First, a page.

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#72 of 2324 Top 100 Gear Guru 3 points

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Here's what others have to say...

5 5

It's obvious that these are squishy and absurdly comfy on long rides, but what surprised me was how grippy they are. I thought I'd be sacrificing some comfort at high speeds, but they do not move around on my bars at all and have insane grip with my gloves. I wound up in the rain recently with them, and they even stayed grippy when wet! Much more so than normal grips. Worth trying for sure, you just met use them the rest of your life.

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5 5

Front derailleurs are for chumps. Lose the extra handlebar clutter, cables, dead weight, and replace all that garbage with one of these. Worried you need your granny gear because your legs will get too tired? Man/woman up and send it, you'll be glad you did and your legs will learn to deal with it.

You can also pair with the Twenty6 aftermarket 40t or 42t cog to still give yourself a fairly forgiving gear to climb in. I truly can't believe people still tolerate front derailleurs on mountain bikes.

As far as this actual product goes... I've only put about 80 miles on mine, but so far so good. It's a pretty straight forward part, so really all there is to worry about is longevity. I'm not really qualified to speak to that yet, but the quality looks and feels great so I am not worried about having any problems.

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4 5

I agree with the review below, except that I really like this bike. Compared to the Tallboy LT I'd say the Tallboy is better going uphill and plowing through crud, the RIP 9 is better at pretty much any kind of cornering. If your #1 priority is crushing miles in comfort then the Tallboy may be more your bag, but if you get your kicks from railing turns and ripping down more aggressive terrain I would definitely recommend the RIP 9. It is quick and stiff, and holds whatever line you dare to push it through.

It does still pedal great as well I just did a 3500' vert ride with it last weekend, but I will admit that the VPP on the tallboy gives an overall quicker feel when pedaling than the Niner CVA suspension.

I've only put around 50 miles on mine so far, but they've been pretty solid single track miles of climbing and descending. Overall, I'd say the marketing on this bike is pretty true. I don't believe an actual quiver killer exists, but this is definitely a bike that can pedal and climb all day and instill confidence on the descents.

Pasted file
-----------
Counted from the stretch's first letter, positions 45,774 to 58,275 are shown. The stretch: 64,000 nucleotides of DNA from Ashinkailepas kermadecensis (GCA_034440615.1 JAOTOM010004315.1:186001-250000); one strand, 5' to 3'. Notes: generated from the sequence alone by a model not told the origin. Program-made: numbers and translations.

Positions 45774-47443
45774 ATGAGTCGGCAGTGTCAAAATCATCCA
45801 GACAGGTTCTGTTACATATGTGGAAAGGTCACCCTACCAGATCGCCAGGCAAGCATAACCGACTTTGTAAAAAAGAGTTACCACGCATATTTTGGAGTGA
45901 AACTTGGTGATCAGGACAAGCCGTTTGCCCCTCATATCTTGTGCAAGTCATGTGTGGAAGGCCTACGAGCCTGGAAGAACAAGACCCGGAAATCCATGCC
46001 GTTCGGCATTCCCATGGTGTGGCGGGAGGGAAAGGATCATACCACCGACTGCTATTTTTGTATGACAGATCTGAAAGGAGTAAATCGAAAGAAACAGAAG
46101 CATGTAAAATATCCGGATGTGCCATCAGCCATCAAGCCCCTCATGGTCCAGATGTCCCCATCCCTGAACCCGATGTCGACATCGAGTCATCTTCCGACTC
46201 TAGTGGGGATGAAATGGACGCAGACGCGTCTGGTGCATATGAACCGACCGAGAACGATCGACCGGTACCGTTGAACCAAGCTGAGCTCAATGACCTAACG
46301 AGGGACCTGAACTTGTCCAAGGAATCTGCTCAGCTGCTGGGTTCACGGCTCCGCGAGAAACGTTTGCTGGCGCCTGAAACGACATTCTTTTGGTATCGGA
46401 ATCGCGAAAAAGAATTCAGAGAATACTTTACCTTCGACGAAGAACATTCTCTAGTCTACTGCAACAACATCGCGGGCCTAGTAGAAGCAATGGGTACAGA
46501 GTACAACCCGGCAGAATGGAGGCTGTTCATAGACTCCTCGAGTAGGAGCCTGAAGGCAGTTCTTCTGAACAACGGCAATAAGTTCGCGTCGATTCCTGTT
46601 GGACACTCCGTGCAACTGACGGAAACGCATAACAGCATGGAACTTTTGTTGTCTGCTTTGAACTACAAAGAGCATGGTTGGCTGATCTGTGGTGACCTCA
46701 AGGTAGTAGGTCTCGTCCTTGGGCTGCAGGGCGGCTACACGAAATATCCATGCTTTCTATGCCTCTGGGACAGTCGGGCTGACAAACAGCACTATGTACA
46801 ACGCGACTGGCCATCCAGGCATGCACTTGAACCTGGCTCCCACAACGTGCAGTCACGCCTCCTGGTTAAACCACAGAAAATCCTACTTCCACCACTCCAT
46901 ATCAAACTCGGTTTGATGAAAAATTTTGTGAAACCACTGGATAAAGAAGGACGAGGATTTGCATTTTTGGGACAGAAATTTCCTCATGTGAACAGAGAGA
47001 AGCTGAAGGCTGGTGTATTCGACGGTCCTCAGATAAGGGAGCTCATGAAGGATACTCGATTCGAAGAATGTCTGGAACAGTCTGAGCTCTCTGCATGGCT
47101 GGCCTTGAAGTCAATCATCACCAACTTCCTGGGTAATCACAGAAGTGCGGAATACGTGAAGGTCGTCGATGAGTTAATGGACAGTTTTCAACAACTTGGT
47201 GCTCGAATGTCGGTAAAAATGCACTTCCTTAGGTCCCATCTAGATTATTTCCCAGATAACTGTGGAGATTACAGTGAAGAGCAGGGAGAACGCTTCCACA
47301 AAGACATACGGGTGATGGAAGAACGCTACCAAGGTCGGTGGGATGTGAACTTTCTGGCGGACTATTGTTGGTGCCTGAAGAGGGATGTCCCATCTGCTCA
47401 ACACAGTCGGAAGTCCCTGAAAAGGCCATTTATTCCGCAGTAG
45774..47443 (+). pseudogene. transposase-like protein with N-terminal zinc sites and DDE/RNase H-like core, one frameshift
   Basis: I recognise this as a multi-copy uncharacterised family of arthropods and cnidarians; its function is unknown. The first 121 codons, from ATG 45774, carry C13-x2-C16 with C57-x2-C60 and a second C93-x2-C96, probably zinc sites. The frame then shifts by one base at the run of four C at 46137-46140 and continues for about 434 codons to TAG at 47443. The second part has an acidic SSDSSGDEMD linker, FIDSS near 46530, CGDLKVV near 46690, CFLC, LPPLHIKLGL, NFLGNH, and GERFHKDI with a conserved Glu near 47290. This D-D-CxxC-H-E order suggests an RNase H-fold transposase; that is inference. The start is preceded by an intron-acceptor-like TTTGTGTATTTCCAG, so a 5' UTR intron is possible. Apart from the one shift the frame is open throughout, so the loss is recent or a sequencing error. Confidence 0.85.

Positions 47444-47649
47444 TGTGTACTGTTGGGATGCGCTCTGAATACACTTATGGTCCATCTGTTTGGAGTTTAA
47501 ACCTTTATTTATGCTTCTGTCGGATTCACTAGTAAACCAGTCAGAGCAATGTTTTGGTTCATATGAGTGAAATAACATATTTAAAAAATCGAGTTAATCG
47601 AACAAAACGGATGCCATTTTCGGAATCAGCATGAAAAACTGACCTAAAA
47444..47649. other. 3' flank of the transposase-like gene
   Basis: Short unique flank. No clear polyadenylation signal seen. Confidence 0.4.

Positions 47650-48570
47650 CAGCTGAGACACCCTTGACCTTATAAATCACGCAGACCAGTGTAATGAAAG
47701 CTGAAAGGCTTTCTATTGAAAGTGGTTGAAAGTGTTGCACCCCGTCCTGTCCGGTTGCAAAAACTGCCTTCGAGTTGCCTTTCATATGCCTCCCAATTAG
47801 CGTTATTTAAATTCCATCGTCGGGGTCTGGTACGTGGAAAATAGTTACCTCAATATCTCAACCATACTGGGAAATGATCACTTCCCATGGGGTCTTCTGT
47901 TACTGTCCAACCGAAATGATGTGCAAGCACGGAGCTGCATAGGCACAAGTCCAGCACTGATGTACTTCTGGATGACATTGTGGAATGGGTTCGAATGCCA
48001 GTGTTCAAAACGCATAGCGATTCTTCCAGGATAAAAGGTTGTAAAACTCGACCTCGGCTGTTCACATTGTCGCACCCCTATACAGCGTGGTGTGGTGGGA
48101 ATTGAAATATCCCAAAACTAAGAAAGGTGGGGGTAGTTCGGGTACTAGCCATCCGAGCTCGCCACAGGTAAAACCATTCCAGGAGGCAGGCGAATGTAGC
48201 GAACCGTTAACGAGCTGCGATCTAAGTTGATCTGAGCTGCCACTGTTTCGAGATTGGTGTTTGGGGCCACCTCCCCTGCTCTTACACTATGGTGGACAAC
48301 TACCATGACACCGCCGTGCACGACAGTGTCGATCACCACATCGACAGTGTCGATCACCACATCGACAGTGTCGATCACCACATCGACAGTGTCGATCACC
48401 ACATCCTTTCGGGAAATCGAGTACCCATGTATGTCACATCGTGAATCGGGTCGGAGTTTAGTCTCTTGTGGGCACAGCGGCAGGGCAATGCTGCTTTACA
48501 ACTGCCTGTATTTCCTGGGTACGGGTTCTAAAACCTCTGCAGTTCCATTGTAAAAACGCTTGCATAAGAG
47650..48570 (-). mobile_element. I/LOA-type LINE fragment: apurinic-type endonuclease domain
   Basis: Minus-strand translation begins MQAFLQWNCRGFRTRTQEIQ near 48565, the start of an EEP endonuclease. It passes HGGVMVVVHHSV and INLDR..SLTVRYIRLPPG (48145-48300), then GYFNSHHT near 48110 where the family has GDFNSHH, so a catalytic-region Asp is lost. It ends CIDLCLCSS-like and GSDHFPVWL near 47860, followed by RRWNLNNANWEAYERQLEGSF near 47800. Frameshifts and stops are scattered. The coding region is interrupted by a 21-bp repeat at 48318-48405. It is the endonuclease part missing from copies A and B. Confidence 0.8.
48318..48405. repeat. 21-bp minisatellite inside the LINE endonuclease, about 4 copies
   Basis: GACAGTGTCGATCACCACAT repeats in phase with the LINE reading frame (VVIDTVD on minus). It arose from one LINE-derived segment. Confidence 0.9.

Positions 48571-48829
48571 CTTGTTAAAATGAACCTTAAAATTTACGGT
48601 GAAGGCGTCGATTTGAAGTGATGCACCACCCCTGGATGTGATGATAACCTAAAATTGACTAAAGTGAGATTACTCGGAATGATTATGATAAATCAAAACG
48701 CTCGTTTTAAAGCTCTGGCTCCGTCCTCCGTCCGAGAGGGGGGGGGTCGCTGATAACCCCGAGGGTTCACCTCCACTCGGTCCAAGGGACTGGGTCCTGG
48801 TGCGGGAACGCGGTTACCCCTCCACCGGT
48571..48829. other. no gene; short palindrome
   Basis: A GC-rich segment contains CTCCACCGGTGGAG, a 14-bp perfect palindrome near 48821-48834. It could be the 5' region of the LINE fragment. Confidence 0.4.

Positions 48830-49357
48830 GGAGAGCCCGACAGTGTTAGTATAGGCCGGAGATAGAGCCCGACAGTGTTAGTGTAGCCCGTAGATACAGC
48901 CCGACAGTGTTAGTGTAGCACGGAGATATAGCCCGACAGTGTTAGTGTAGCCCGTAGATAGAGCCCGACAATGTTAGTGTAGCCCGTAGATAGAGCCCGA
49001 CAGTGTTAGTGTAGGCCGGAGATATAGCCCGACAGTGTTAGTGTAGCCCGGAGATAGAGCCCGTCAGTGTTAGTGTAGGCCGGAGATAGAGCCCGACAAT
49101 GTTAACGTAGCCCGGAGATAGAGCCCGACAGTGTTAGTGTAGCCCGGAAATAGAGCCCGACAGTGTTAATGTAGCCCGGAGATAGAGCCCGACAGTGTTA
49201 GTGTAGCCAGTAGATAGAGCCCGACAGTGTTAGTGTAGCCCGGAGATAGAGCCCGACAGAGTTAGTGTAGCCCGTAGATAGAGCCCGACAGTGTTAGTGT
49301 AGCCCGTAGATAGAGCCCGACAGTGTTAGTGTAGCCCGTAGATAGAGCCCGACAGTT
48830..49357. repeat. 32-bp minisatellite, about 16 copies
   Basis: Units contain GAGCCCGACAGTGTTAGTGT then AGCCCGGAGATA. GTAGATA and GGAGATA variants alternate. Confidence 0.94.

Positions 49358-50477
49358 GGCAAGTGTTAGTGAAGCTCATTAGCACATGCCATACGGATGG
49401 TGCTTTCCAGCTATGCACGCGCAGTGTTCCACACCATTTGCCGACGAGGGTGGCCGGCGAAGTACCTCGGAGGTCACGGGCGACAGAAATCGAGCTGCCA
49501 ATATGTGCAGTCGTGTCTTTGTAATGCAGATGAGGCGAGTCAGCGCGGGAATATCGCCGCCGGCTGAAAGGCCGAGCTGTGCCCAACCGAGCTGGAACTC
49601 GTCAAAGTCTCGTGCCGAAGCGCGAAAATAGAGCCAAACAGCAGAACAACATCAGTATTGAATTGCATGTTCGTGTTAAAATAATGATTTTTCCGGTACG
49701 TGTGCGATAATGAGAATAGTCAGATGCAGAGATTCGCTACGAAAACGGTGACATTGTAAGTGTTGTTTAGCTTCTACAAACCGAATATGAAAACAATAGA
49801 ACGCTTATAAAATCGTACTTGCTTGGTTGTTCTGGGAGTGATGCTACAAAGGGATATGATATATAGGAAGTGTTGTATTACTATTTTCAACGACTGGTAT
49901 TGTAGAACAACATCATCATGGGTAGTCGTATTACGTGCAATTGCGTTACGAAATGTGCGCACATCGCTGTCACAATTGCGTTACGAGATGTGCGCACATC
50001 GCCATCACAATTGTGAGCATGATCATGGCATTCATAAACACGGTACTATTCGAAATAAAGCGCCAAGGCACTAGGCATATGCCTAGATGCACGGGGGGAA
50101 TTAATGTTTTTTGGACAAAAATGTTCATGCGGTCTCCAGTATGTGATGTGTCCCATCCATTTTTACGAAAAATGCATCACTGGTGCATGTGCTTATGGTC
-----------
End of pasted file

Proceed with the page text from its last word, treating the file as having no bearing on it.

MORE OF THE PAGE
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4 5

I got to demo the Tallboy LT. I have also recently been riding the Niner RIP 9 RDO, so for this review I'll compare the two. Both are crazy fun to ride, so to be clear we're splitting hairs here. At the end of the day either will put a smile on your face, so don't stress over the decision too much.

That said, in my experience the Tallboy LT is a little quicker on the climbs and a little faster/smoother on rough terrain. Neither of those traits are remotely surprising if you've ridden many VPP bikes. The Niner, on the other hand, was clearly built with handling in mind. It definitely has the edge railing turns and holding lines, and is a bit quicker and more responsive at both high and low speed.

As far as builds go... that's mostly personal preference in my opinion. Most drive-train and suspension offerings in this price range for 2015 are incredible. My niner came with an XT 2x10 set up... I highly recommend doing what I did, which was ditching the front derailleur and chain-rings in favor of the Race Face narrow-wide chain-ring. I paired that with the Twenty6 40t cog in the back, and I'm loving it. Less weight and clutter on your bike, with a plenty wide enough range of gears to get around all kinds of terrain.

If you're on the fence, hit up our super smart bike gearheads for some guidance!

1 Comments

5 5

I've always just rocked my one pair of casual sunglasses biking, but thought I'd give the sporty shades thing a try. At first they seem so light and flimsy that I didn't think they'd stay on my face. On the contrary, they're grippy where they need to be so they don't budge whatsoever even riding down rough terrain. And between the crazy light weight and the lack of frames in your field of vision you can barely tell you're wearing sunglasses.

Getting three lenses makes it a great value, although the photochromic ignitior has worked so great in various conditions so far that I don't see myself having to swap lenses too often. The process of swapping is super easy which is nice and they include a great case to safely house your spare lenses (and full glasses while traveling).